To learn about other hazards in Idaho and how to be prepared for them, check out the Hazard and Climate Resilience Institute website, or email hcri@boisestate.edu with questions or to find out how to get involved.

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Understanding the Statewide Stay-Home Order and How it Applies to Cities

Posted By Justin Ruen, Thursday, March 26, 2020
Updated: Thursday, March 26, 2020

As the Statewide Stay-Home Order was issued yesterday evening, AIC staff have been reviewing the order and supporting documents, and this update will provide guidance on how to approach the situation with respect to the city’s own employees.  As always, it’s very important to seek guidance from your city attorney on these issues. 

Each city must promptly post the order on its website and on the notice board at city hall (and your city social media page, if you have one), and provide it upon request by any citizen.  You can access the order through this link.

The term of the order is until 11:59 p.m. on April 15, 2020 or until it is extended, rescinded, superseded or amended in writing by the Director of the Department of Health and Welfare. 

The order requires people to self-isolate—to stay home—except for essential activities and for work at essential business and government services.  Gatherings of people outside the home are prohibited, except for certain essential activities, essential travel, or to work for essential businesses and government agencies. 

A large swath of community and civic gatherings are now prohibited from happening in person, including public meetings of government agencies (must happen by conference call or video conference), leisure, faith-based, sporting events, parades, concerts, festivals, conventions, fundraisers, and any other types of public or private gatherings.

All first responders, emergency management personnel, emergency dispatchers, and law enforcement personnel are categorically exempt from the order. 

The order also provides that those performing or accessing essential government functions can continue to provide that work for a local, state, federal or tribal government agency and provide for the health, safety and welfare of the public.  Those falling under this category must comply with physical distancing requirements to the extent possible (see paragraph on Physical Distancing requirements below).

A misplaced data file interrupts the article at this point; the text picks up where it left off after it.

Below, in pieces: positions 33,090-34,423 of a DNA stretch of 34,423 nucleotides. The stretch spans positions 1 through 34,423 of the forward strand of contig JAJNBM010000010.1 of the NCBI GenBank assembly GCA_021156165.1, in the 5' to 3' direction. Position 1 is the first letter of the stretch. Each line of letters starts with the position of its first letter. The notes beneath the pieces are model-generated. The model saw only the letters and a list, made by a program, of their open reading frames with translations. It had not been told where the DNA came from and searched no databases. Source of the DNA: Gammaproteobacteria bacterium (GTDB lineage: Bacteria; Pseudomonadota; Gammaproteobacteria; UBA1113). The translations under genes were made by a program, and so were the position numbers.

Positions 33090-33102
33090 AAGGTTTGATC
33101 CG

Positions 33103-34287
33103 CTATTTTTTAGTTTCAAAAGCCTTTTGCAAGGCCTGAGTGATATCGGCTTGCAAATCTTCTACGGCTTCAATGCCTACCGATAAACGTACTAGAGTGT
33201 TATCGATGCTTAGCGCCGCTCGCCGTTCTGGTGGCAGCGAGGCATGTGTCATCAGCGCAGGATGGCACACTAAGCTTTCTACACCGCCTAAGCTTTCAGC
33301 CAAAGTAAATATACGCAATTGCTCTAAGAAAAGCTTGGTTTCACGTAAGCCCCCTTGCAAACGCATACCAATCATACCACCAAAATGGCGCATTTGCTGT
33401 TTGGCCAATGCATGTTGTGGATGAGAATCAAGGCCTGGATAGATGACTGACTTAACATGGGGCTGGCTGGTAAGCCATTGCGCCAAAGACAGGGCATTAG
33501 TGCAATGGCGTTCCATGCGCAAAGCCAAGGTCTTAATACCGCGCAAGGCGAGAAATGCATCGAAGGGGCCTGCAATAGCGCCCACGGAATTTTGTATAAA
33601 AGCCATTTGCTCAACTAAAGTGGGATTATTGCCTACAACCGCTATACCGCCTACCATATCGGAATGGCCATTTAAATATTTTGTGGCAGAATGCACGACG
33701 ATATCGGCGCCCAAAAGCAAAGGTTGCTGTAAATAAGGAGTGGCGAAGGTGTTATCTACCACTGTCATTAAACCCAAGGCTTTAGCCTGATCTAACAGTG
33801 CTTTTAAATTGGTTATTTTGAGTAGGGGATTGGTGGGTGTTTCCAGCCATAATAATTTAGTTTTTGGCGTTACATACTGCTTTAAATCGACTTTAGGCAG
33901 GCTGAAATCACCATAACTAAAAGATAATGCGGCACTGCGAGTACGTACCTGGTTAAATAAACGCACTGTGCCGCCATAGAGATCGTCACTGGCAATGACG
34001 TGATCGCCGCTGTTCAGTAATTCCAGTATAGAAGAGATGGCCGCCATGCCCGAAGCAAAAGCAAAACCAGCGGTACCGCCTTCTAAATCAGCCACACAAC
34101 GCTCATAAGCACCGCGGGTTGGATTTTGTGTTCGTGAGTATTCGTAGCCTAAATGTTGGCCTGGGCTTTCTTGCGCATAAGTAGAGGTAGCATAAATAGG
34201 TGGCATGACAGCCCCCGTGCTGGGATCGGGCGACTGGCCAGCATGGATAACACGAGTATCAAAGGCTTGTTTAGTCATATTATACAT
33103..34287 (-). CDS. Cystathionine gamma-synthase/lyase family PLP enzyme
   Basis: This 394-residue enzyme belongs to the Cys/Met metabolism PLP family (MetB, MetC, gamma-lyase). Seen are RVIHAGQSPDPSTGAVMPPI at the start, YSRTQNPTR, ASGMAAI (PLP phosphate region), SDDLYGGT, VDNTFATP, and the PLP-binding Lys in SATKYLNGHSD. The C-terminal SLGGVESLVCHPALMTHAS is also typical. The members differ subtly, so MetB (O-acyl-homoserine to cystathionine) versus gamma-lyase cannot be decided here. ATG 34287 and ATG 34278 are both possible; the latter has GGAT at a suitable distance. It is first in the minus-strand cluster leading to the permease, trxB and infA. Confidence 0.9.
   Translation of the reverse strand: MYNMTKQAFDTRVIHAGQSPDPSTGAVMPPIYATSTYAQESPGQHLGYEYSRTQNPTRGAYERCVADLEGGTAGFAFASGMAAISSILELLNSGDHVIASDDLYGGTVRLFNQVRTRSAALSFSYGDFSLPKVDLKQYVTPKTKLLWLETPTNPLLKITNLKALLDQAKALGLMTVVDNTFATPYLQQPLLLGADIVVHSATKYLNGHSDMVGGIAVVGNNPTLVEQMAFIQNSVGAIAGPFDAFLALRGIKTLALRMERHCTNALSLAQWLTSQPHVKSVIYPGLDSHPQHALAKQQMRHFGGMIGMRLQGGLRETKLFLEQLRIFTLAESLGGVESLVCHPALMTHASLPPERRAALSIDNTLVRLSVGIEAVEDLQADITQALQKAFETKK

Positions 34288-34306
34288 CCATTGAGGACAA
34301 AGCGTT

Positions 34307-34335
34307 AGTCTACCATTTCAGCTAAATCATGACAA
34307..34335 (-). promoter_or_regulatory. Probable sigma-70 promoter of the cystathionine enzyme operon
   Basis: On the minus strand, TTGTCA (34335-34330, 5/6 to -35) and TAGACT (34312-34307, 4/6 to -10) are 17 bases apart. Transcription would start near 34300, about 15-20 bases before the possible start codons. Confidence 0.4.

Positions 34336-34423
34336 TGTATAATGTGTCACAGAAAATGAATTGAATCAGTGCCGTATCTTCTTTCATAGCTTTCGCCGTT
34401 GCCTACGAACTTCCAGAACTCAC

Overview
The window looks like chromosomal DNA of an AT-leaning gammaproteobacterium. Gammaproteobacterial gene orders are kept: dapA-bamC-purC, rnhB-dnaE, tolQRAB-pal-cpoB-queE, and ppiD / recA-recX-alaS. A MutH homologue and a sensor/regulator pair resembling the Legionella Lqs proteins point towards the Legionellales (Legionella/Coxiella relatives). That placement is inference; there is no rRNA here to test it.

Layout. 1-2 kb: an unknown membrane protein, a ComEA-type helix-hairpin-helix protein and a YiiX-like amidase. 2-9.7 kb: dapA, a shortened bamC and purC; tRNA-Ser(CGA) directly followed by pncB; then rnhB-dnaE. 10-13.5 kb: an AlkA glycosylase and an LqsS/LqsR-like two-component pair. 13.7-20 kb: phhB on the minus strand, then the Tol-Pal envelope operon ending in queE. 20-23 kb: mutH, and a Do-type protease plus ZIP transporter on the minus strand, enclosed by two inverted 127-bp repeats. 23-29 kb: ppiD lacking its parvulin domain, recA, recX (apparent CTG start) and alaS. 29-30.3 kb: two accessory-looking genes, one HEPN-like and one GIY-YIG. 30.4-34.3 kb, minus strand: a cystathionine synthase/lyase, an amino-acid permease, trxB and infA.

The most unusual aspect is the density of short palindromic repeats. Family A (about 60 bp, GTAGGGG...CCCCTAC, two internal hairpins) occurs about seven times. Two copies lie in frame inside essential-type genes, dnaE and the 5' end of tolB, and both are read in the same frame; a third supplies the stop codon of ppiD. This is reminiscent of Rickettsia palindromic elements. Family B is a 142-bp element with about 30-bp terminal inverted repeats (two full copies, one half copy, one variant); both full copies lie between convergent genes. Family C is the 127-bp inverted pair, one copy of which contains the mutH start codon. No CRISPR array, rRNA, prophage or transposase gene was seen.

All travel is prohibited except for essential travel, essential activities, travel required by law enforcement or a court order, and essential government functions.  Travel must comply with physical distancing to the greatest extent possible.

Physical Distancing means staying at least six feet away from others, washing hands with soap and water for at least 20 seconds as frequently as possible or using hand sanitizer, covering coughs or sneezes into the sleeve or elbow, regularly cleaning high touch surfaces and not shaking hands.

CITY EMPLOYEES CLASSIFIED AS PROVIDING ESSENTIAL SERVICES

PUBLIC SAFETY

·         Personnel in emergency management, law enforcement, Emergency Management Systems, fire, air medical, and corrections, including front line and management

·         Emergency Medical Service Technicians

·         911 call center employees

AIRPORTS

·         Air transportation employees, including air traffic controllers and maintenance personnel, ramp workers, aviation and aerospace safety, security, and operations personnel and accident investigations

·         Workers who support the maintenance and operation of cargo by air transportation, including maintenance, airport operations, and other on- and off- airport facilities workers

PUBLIC WORKS

·         Workers who support the operation, inspection, and maintenance of essential dams, locks and levees

·         Workers who support the operation, inspection, and maintenance of essential public works facilities and operations, including bridges, fleet maintenance personnel, construction of critical or strategic infrastructure, traffic signal maintenance, emergency location services for buried utilities, maintenance of digital systems infrastructure supporting public works operations, and other emergent issues

·         Support, such as road and line clearing, to ensure the availability of needed facilities, transportation, energy and communications

·         Support to ensure the effective removal, storage, and disposal of residential and commercial solid waste and hazardous waste